Understanding Television: Industrial System, Cultural Form, and Everyday Life
Fall 2009 not offered
AMST 306, FILM 306
Understanding television is a multifaceted process. It involves institutional analysis of the organizations that produce television programming, interpretation of particular program forms that circulate across space and over time, as well as ethnographic perspectives on viewing practices. This course focuses on U.S. commercial television, with attention to both broadcast and cable industries, and to different moments in the production-text-reception cycle. An overarching concern is to explore how the field of television studies has responded to ongoing changes in the production, distribution, and reception of television. We will critically evaluate an analytic distinction between television and film that initially shaped television studies, and we will examine particular institutional and programming developments that have undermined clear-cut economic or aesthetic distinctions between media. Topics include the glance theory of television viewing; the production of liveness; genre and narrative in film and television; the relation of media conglomerization to audience fragmentation, or niche marketing; different incarnations of quality television and the relations between them; the split between quality and reality programming in contemporary network television; and television fandom as an institutional, textual, and audience phenomenon.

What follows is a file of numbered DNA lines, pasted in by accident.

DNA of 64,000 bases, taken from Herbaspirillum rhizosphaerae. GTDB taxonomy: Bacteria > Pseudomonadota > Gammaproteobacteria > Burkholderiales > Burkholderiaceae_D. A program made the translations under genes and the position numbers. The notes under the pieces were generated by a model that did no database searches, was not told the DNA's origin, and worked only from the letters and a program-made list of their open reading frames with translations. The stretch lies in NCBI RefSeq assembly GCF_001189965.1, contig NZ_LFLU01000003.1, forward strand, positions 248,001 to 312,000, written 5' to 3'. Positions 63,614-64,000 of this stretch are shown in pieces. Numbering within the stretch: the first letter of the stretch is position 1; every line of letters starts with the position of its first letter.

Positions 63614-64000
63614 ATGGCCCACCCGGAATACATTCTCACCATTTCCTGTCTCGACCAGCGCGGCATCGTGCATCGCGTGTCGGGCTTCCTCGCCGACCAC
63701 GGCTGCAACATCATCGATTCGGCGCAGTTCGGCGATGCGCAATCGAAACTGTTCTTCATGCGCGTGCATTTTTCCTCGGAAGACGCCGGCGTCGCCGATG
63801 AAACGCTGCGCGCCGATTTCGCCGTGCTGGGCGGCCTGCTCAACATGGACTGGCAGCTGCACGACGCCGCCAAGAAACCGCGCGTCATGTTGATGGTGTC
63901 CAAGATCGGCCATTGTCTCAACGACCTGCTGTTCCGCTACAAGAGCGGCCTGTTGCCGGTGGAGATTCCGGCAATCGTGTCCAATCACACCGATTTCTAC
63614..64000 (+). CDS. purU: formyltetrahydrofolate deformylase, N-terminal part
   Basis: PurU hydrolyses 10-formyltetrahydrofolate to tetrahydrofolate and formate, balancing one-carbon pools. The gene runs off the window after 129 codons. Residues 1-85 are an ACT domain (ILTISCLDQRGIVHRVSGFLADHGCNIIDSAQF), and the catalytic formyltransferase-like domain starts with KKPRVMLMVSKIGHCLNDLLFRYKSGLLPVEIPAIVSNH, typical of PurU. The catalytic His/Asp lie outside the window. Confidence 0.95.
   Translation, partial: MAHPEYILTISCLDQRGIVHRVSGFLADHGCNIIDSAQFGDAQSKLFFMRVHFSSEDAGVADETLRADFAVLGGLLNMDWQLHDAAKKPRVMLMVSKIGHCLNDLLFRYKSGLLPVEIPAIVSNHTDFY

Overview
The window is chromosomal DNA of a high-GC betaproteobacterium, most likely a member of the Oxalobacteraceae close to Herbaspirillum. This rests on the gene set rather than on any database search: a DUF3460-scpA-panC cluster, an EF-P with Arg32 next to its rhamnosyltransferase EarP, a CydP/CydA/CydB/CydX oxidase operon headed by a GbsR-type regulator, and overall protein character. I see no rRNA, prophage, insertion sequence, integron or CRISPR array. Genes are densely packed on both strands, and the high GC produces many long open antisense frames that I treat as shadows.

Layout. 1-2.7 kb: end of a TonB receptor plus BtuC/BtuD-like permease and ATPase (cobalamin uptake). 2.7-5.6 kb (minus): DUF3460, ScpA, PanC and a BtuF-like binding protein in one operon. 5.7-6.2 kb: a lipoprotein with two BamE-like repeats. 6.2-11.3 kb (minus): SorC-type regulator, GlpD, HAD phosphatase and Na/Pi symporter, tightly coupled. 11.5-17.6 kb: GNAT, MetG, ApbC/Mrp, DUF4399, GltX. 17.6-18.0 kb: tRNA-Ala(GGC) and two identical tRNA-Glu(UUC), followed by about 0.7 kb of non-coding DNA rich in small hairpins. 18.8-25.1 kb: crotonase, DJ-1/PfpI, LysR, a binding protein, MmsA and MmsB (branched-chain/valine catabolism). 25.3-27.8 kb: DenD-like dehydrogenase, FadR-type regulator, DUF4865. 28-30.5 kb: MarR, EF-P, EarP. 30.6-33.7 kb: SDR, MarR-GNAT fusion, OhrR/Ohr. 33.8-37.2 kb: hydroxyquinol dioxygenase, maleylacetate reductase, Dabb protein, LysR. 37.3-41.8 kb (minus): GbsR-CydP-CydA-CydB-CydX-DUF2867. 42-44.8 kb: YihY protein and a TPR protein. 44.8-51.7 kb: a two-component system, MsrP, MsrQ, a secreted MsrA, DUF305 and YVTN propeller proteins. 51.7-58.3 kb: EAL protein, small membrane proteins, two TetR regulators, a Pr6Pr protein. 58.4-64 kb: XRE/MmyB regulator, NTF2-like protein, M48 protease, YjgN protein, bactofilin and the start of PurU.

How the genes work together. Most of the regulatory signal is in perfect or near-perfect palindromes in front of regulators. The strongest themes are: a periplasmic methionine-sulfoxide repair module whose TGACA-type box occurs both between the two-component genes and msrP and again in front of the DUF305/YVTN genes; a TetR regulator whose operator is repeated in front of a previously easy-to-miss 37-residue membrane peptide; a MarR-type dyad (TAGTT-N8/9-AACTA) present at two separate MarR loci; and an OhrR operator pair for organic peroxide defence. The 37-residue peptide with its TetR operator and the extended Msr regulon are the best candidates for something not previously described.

|Gen Ed Area Dept:
|Course Format: Discussion
|Grading Mode: Graded
|Fulfills a Major Requirement for: (FILM)